Beach rides are well organised and not to be missed, no matter your level of experience. Take a guided trail with Beachcomber Horse Trails (R200 a person for 90 minutes, optional picnics cost R100 extra), www.beachcomberhorsetrails.co.za). The guides are experienced and patient with newcomers.

Game viewing

In recent years, game farming has exploded in the Eastern Cape and there are a number of private reserves surrounding Kenton that offer guided visits. The two closest are Kariega Game Reserve (a three-hour drive for a minimum of eight people costs R850 a person, including lunch, tel 046-636-7904) and Sibuya Game Reserve (from R495 for a boat cruise and lunch and R795 for cruise, lunch and a game drive, tel 046-648-1040).

Guide, Kenton-on-Sea, Eastern Cape

Exploring the multitude of rock pools at Corner Rocks near the mouth of the Bushman's River.

Where to eat in Kenton-on-Sea


Unpretentious snacks

Located in the Silver Leaf Centre, Cilantro coffee shop offers light meals and snacks. Ownership has changed a few times over the years so quality can vary – on my last visit the food and service was good. Tel 083-389-7871.

Coffee shop

Cunningly disguised as a building-supply store on the main drag, don’t overlook The House Kitchen and Cellar, which is great for lunch. In season, check if it’s open for dinners. Tel 046-648-1786.

Pub fare

Bushmans Bar and Grill, otherwise known as BBGs, is a laid-back spot overlooking the mouth of the Bushmans River and offers standard pub fare. If the weather is nice, grab a seat on the deck outside for the view. Tel 046-648-3762.

Best for pizza

Probably Kenton’s longest-standing traditional eatery, Homewoods à la Carte and Pizzeria offers good food. There’s access onto Main Beach and its location overlooking the Kariega River mouth is superb. Tel 046-648-2700.

Personal favourite

Three to four kilometres out of town on the road to Grahamstown, Stanley’s Restaurant is worth the drive for arguably the best food in the area. Don’t expect Sandton-style fussiness and you won’t be scorned if you’re still in your slops from the beach. When you book ask for a table on the deck and you can’t go wrong with steak or seafood. Tel 046-648-1332.

Sundowner spot

The Sandbar Floating Restaurant is a veritable Kenton institution with an awesome setting, floating on the Bushmans River, although quality and service has fluctuated. Perfect for simple meals or sundowners and you can arrive by boat or drive down. Tel 046-648-2450.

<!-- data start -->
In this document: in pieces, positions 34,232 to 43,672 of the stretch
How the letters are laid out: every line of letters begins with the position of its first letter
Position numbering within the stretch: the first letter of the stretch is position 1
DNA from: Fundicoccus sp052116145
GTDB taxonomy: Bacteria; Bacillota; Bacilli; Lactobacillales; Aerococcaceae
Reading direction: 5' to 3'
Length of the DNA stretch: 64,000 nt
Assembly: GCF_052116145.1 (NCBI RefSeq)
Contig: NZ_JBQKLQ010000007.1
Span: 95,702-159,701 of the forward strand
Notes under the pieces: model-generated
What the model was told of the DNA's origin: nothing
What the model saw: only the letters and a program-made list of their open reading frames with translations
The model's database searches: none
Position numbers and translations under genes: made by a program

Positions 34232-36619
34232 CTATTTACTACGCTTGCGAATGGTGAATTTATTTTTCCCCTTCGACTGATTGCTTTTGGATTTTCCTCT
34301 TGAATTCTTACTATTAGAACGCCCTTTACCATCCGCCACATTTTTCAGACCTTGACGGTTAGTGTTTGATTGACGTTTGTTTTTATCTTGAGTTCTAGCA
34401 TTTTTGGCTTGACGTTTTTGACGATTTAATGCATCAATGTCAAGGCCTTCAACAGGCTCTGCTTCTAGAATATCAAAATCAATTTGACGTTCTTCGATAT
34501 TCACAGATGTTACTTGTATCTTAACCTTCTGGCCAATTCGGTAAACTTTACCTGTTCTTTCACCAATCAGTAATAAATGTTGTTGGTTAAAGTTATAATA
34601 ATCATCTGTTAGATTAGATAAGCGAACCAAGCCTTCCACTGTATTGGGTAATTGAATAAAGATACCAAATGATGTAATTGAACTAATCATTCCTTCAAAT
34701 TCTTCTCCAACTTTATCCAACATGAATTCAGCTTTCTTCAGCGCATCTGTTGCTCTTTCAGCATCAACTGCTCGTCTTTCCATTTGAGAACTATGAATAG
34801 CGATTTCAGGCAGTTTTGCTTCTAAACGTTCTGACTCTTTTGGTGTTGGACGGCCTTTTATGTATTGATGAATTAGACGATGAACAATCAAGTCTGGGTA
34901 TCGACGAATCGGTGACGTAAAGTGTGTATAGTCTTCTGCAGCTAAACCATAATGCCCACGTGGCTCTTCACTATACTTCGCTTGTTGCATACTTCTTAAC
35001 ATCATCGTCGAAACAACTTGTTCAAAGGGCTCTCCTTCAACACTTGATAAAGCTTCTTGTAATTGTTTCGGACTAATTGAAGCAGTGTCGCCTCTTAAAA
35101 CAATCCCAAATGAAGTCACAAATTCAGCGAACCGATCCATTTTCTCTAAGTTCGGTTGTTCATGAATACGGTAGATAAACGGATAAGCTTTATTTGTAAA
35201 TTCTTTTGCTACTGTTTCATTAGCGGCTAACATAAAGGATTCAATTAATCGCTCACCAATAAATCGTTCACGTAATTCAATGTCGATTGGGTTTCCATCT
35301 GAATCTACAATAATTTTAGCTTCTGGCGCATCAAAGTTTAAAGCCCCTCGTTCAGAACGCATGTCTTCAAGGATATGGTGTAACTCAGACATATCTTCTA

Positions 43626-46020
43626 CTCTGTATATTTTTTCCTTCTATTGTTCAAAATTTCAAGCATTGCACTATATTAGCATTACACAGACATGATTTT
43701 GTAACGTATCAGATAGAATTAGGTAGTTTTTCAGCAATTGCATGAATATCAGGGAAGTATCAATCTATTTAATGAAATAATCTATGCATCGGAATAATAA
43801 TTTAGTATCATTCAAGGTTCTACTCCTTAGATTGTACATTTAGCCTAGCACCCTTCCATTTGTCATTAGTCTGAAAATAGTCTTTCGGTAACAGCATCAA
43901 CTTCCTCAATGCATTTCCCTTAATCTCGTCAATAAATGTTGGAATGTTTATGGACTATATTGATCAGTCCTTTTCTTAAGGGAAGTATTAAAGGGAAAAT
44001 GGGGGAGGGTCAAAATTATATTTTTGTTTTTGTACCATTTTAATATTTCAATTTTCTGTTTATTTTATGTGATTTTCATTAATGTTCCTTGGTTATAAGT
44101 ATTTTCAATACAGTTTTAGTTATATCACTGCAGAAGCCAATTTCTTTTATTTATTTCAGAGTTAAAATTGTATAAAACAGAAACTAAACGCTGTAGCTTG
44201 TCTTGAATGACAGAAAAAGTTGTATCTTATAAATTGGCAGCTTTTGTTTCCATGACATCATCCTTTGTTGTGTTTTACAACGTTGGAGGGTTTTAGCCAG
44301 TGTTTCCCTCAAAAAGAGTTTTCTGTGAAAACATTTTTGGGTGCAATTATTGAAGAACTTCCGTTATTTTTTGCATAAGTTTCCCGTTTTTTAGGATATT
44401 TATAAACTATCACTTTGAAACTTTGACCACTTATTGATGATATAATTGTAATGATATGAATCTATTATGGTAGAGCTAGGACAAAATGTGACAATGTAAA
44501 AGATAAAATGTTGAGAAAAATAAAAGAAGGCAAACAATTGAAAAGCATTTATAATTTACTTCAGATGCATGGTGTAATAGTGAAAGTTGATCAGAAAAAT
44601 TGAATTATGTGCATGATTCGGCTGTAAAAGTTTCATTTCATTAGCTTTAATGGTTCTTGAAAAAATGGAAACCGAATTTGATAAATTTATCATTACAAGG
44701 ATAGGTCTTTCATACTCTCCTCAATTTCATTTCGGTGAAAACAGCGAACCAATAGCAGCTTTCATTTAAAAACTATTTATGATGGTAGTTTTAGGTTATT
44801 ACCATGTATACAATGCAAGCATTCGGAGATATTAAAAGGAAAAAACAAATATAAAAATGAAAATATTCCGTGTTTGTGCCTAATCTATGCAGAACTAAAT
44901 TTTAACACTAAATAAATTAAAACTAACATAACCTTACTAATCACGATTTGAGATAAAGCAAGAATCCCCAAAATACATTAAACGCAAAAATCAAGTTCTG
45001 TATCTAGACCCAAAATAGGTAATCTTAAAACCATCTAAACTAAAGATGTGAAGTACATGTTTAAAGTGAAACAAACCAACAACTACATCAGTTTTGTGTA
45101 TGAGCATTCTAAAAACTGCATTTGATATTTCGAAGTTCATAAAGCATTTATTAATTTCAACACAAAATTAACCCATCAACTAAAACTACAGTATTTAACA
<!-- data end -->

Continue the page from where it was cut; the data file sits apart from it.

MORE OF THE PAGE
Best for breakfast

Voila, a quaint coffee shop opposite the Spar, doubles as a spot for breakfast or lunch and is hemmed in on all sides with arts and crafts for sale. Tel 083-458-2271.

Where to stay in Kenton-on-Sea

House rental

Most people who holiday in Kenton rent a house or stay with friends or family and there aren’t as many guest houses as you’d expect. There’s no hotel either. To rent a house, work through the estate agents, but get in early to avoid disappointment. Pam Golding, tel 046-648-1203. Seeff, tel 046-648-1037. C-Breeze Property Consultants, tel 046-648-1100. ERA Kenton Estate, tel 046-648-1212. Ian Smith Estate Agents, tel 046-648-3021. Sea Cottage Estates, tel 046-648-1310.

Guest houses

For a complete list of guest houses and B&B accommodation, contact Kenton Tourism. Getaway recommends the following places to stay:

  • Oyster Shack costs from R1 250 for the eight-sleeper house, and B&B at Oyster Box Beach House costs from R595 a person a night. Tel 046-648- 3466, www.theoysterboxbeachhouse.co.za.
  • Amblewoods, one of the longest-running guest houses in town, can accommodate up to 18 guests. B&B from R300 a person a night. Tel 046-648-2957, email [email protected].

Find more affordable accommodation in Kenton-on-Sea here

Tourism office in Kenton-on-Sea

Kenton Tourism, tel 046-648-2411, email [email protected], www.kenton.co.za.

Getting to Kenton-on-Sea

Kenton is on the R72, about 140 kilometres from Port Elizabeth and 163 kilometres from East London. Most people drive, or fly in to either of these cities and hire a car.

Guide, Kenton-on-Sea, Eastern Cape

The mouth of the Kariega River is very sheltered, no matter which way the wind is blowing.